Marked Women

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YURI KOZYREV FOR TIME

ON THE RUN: "Shaima" says her brother has attempted to kill her for working as a prostitute

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Some believe the breakdown in law and order has contributed to the spike in honor killings. An unintended consequence of Saddam's fall is that there are fewer restraints on violent young men bent on taking matters into their own hands. Last September, Ali Jasib Mushiji, 17, shot his mother and half brother because he suspected them of having an affair and killed his 4-year-old sister because he thought she was their child. Sitting in a jail cell in the Baghdad slum of Sadr City, he says he wiped out his family to cleanse its shame. He had thought about killing his mother for some time but says it wasn't until the fall of Saddam that he was able to buy a Kalashnikov and carry it out. "With the security before, it wasn't possible," he says.

Activists seeking stiffer punishments face bitter opposition from religious and tribal leaders. Like many other professional women, Julanar al-Zubaidi, a Baghdad schoolteacher and mother of four, fears that the state of women's rights could get even worse if Iraqis elect a government dominated by religious hard-liners. "The current government we can live with," she says. "We're very worried about what comes next." Those anxieties are spurring a few activists to venture into the political arena; the only chance they have to eliminate honor-killing laws, they say, is to flood political parties with women who can win positions in the government and fight from the inside. "Nothing will change unless we get elected," says al-Souhail, who has emerged as a leading women's-rights campaigner. "It's going to be a big fight because no one in Iraq declares it a crime."

The persecuted women do have a few places to turn. The Organization of Women's Freedom in Iraq, a project run by Iraq's Workers' Communist Party, is hiding three women in a safe house hundreds of miles from their families. One of them is a 16-year-old girl named Rana who was raped by her neighbor last April in the city of Nasiriyah. When her family discovered what had happened, her brothers decided to kill her, since she was no longer a virgin. A cousin who was aware of the plan took Rana to a nearby Italian military base; she was later moved to Baghdad and finally to a secret location farther north. Having fled her family, she is unlikely ever to return home. "We hope to get a written guarantee from her parents that she will not be killed," says Zemnakow Aziz, a Workers' Communist Party official. "Even then we cannot be sure they will stick to it." Ultimately, Aziz says, he will try to find an Iraqi family abroad to take her in.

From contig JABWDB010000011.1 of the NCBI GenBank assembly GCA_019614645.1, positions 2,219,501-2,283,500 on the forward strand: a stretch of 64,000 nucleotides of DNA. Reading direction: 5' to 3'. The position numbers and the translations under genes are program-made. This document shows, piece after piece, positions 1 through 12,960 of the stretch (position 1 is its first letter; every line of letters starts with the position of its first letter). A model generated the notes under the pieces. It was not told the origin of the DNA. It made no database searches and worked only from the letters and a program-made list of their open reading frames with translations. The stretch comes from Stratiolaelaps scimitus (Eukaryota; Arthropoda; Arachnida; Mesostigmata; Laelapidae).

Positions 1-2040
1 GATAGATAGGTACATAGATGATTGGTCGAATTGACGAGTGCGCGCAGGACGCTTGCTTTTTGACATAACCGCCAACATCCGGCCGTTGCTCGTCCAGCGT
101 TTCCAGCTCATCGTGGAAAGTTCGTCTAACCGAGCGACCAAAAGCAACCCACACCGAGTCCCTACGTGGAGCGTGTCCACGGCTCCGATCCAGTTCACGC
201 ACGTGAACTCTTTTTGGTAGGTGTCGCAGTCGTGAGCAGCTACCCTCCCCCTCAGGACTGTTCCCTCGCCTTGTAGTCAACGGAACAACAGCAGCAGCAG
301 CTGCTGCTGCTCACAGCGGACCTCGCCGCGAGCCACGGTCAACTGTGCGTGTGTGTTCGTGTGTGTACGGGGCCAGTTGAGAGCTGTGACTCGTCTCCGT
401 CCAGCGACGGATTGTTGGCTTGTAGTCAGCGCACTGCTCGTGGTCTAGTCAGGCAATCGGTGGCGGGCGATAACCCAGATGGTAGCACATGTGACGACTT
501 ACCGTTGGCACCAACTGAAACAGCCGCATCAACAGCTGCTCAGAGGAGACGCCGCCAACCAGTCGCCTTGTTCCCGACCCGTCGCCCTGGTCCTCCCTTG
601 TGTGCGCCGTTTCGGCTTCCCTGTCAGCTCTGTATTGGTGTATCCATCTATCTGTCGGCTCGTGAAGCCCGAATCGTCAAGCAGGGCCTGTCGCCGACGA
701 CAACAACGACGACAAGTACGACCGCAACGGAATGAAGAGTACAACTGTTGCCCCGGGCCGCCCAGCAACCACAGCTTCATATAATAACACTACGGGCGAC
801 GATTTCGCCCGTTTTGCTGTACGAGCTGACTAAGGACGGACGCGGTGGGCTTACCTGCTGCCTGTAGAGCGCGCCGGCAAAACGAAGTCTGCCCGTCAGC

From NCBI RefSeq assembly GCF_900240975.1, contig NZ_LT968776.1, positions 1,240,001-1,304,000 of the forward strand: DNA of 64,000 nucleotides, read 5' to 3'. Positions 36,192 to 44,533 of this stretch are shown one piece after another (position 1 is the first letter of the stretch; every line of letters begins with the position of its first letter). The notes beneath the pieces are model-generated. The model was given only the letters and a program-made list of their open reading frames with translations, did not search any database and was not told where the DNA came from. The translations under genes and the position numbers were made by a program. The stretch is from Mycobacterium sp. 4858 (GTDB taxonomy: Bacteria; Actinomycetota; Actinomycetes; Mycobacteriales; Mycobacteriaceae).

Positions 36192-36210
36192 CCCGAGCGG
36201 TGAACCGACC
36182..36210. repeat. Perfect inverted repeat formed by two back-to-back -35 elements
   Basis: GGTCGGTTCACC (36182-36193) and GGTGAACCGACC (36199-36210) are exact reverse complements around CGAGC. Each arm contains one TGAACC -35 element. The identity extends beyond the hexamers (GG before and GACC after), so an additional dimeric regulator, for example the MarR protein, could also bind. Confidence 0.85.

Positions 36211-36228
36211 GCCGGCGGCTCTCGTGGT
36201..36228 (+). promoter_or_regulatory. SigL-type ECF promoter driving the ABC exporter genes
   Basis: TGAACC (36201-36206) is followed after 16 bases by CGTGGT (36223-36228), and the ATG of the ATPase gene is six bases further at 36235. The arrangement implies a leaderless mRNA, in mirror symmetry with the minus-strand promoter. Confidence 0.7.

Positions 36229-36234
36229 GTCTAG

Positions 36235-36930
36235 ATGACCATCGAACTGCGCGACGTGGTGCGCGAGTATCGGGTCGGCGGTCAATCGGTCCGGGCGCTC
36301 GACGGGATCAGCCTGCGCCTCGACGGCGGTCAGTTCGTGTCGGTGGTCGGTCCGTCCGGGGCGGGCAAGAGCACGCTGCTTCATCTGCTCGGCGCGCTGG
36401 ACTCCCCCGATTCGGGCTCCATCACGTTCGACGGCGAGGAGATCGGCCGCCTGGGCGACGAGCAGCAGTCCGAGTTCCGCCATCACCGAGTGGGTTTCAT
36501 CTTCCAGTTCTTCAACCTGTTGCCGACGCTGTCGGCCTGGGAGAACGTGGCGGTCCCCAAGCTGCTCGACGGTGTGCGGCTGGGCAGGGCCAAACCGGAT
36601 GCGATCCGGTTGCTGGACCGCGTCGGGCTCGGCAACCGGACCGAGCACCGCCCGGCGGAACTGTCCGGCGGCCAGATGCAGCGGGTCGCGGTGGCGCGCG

Shaima, the Baghdad prostitute, still hopes she can one day go home, perhaps when her father dies. "My mother might take me back then," she says. She first left her family at age 19, after her parents forbade her to marry her neighbor, with whom she had fallen in love. Five years later, Shaima still waits for a reconciliation that will come only when the country decides to value her life as much as her family's honor.

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